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thestinkmaster

171d

weird question. i have no formal diagnosis but i am going through DBT and have been handling abandonment and socializing-specific topics with my therapist, and when i told him i think i might have BPD, he just said to call what i'm experiencing "whatever i want" if i need a label for it. i feel like he may be hesitant to diagnose me for the hallmark reasons why therapists and psychiatrists are hesitant to diagnose BPD like stigma and insurance or even overlapping symptoms (im diagnosed with autism and ptsd) and whatever may be making a diagnosis difficult to give me. anyway, basically, i cannot figure out for myself if it's appropriate to say "i have BPD." i feel like i should not and should focus on trying to customize a label for it like he suggested after saying to call it whatever i want, but it makes things kind of easier when socializing and explaining my perspective and problems to say it is BPD? it just doesn't feel fair to be doing DBT and actively recovering with different methods to handle my symptoms and not have any words for what i'm even experiencing when i inevitably have those symptoms among people. i also don't want to self diagnose with it though, it's more like, (TLDR) i feel like my therapist is kind of already implying that i do have BPD (he made the DBT plan for me after our intake and first suggested to me my "over"reactions may be influenced by trauma and feelings of abandonment) but he just can't/won't diagnose it and i can't figure out if that makes it ok for me to say i struggle with it or not

Top reply
    • thestinkmaster

      170d

      @rainbows1 thank you for an input. I mostly struggle with understanding how to communicate my issues without a formal diagnosis because i don't want other people to dismiss me and indirectly stunt me further.

    • rainbows1

      171d

      When my psychiatrist was very dismissive in giving me a diagnosis I started symptom checking online and a lot of my symptoms in my research brought me back to BPD so I did more research on that. And then it really resonated with me so I went back to my psychiatrist and asked her if she could do whatever test necessary to see if that's what I have she was dismissive again and diagnosed me with PTSD. So I didn't fully understand what BPD was so I went on YouTube and there was this one person that explained it really well. I end up taking notes of each of the criteria and how they explain what it was and then writing a definition in my own words of each criteria. The next thing I'm going to do is take that list that I fully resonate with and make a list of 10 experiences per item of criteria where I personally felt I met that criteria and I'm going to put a time stamp on each experience to prove that it's chronic. And then I'm going to find a new psychiatrist because personally I do self diagnose I do say I have it but if a psychiatrist is not willing to say I do then I want them to explain to me what my symptoms actually are because I know it's more than just PTSD. I would say based on what you said you can definitely self diagnose. And you don't have to fight for a diagnosis as long as your getting proper treatment for it I feel like that's what's important.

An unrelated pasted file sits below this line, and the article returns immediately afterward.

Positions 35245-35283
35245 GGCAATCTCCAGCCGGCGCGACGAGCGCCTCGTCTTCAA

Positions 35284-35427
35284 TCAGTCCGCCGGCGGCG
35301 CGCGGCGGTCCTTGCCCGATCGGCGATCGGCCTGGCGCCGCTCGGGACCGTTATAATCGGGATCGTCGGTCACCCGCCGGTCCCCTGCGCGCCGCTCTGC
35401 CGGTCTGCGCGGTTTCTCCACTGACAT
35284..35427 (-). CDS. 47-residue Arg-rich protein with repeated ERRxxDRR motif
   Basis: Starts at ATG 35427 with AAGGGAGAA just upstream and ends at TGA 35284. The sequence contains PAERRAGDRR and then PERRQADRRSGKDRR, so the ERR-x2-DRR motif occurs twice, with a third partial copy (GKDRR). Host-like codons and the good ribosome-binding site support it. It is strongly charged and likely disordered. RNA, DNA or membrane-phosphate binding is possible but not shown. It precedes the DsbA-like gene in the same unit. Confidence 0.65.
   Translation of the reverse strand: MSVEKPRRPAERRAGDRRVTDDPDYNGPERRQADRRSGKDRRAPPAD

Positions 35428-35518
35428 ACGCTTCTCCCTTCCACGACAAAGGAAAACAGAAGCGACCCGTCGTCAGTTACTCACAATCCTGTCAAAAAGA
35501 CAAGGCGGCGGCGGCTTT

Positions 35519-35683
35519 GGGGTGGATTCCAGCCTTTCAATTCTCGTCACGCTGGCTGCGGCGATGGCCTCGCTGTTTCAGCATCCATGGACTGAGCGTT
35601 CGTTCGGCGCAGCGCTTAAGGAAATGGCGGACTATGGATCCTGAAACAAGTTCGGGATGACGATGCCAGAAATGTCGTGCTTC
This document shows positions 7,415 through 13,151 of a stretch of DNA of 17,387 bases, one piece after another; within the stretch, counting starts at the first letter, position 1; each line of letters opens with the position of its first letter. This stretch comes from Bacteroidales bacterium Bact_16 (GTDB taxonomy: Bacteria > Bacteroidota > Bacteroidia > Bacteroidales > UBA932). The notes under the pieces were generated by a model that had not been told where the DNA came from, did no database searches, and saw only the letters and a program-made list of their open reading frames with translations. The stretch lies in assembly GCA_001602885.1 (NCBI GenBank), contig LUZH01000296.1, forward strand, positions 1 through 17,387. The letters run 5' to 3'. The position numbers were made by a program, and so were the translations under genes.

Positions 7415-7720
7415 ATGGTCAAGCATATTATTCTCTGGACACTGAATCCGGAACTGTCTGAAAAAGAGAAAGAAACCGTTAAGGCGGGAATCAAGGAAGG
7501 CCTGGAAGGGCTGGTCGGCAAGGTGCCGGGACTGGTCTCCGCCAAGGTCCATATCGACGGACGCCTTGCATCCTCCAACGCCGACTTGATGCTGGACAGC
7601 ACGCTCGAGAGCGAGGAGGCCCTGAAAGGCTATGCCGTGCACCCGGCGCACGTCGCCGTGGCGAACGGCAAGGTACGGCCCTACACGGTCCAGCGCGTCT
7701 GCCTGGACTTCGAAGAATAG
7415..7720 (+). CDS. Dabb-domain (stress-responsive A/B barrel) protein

• thestinkmaster

        170d

        @rainbows1 thank you for an input. I mostly struggle with understanding how to communicate my issues without a formal diagnosis because i don't want other people to dismiss me and indirectly stunt me further.

    • Ziggy_B

      171d

      I’d say yes, you can say you struggle with BPD, because it’s the symptoms and struggles of BPD that make it BPD, not the label or a diagnosis.

      • thestinkmaster

        171d

        @Ziggy_B this is a very fair response, thank you.

☝ This content is generated by our users and it is not a substitute for professional medical advice. Please consult with your physician before making any medical decision

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